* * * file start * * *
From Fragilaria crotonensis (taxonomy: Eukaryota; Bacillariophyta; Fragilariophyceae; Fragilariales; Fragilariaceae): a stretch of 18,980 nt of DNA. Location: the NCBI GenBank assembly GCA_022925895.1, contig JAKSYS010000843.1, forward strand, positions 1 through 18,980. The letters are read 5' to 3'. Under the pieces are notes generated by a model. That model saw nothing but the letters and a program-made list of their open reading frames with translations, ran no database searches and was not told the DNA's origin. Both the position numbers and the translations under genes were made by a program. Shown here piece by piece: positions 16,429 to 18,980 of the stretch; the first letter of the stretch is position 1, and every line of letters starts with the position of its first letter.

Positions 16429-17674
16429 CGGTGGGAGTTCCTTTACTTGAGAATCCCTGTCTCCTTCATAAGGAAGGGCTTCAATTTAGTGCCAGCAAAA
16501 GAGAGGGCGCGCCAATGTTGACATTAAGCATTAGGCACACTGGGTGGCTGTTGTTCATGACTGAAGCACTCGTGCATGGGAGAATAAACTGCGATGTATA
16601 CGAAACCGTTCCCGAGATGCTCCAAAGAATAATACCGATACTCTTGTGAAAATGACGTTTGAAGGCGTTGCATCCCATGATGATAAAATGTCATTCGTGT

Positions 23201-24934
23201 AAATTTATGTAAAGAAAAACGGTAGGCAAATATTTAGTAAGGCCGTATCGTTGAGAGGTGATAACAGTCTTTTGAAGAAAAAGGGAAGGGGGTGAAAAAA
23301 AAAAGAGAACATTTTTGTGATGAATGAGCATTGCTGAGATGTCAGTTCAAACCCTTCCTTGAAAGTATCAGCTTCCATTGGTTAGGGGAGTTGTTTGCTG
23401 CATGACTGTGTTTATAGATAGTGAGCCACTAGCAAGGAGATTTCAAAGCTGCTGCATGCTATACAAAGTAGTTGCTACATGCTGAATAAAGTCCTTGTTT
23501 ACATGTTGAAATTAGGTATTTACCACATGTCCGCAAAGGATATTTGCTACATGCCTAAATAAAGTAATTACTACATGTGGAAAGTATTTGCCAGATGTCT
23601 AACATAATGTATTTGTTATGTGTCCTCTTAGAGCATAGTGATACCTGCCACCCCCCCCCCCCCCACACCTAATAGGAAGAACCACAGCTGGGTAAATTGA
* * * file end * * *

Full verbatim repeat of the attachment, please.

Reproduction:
From Fragilaria crotonensis (taxonomy: Eukaryota; Bacillariophyta; Fragilariophyceae; Fragilariales; Fragilariaceae): a stretch of 18,980 nt of DNA. Location: the NCBI GenBank assembly GCA_022925895.1, contig JAKSYS010000843.1, forward strand, positions 1 through 18,980. The letters are read 5' to 3'. Under the pieces are notes generated by a model. That model saw nothing but the letters and a program-made list of their open reading frames with translations, ran no database searches and was not told the DNA's origin. Both the position numbers and the translations under genes were made by a program. Shown here piece by piece: positions 16,429 to 18,980 of the stretch; the first letter of the stretch is position 1, and every line of letters starts with the position of its first letter.

Positions 16429-17674
16429 CGGTGGGAGTTCCTTTACTTGAGAATCCCTGTCTCCTTCATAAGGAAGGGCTTCAATTTAGTGCCAGCAAAA
16501 GAGAGGGCGCGCCAATGTTGACATTAAGCATTAGGCACACTGGGTGGCTGTTGTTCATGACTGAAGCACTCGTGCATGGGAGAATAAACTGCGATGTATA
16601 CGAAACCGTTCCCGAGATGCTCCAAAGAATAATACCGATACTCTTGTGAAAATGACGTTTGAAGGCGTTGCATCCCATGATGATAAAATGTCATTCGTGT

Positions 23201-24934
23201 AAATTTATGTAAAGAAAAACGGTAGGCAAATATTTAGTAAGGCCGTATCGTTGAGAGGTGATAACAGTCTTTTGAAGAAAAAGGGAAGGGGGTGAAAAAA
23301 AAAAGAGAACATTTTTGTGATGAATGAGCATTGCTGAGATGTCAGTTCAAACCCTTCCTTGAAAGTATCAGCTTCCATTGGTTAGGGGAGTTGTTTGCTG
23401 CATGACTGTGTTTATAGATAGTGAGCCACTAGCAAGGAGATTTCAAAGCTGCTGCATGCTATACAAAGTAGTTGCTACATGCTGAATAAAGTCCTTGTTT
23501 ACATGTTGAAATTAGGTATTTACCACATGTCCGCAAAGGATATTTGCTACATGCCTAAATAAAGTAATTACTACATGTGGAAAGTATTTGCCAGATGTCT
23601 AACATAATGTATTTGTTATGTGTCCTCTTAGAGCATAGTGATACCTGCCACCCCCCCCCCCCCCACACCTAATAGGAAGAACCACAGCTGGGTAAATTGA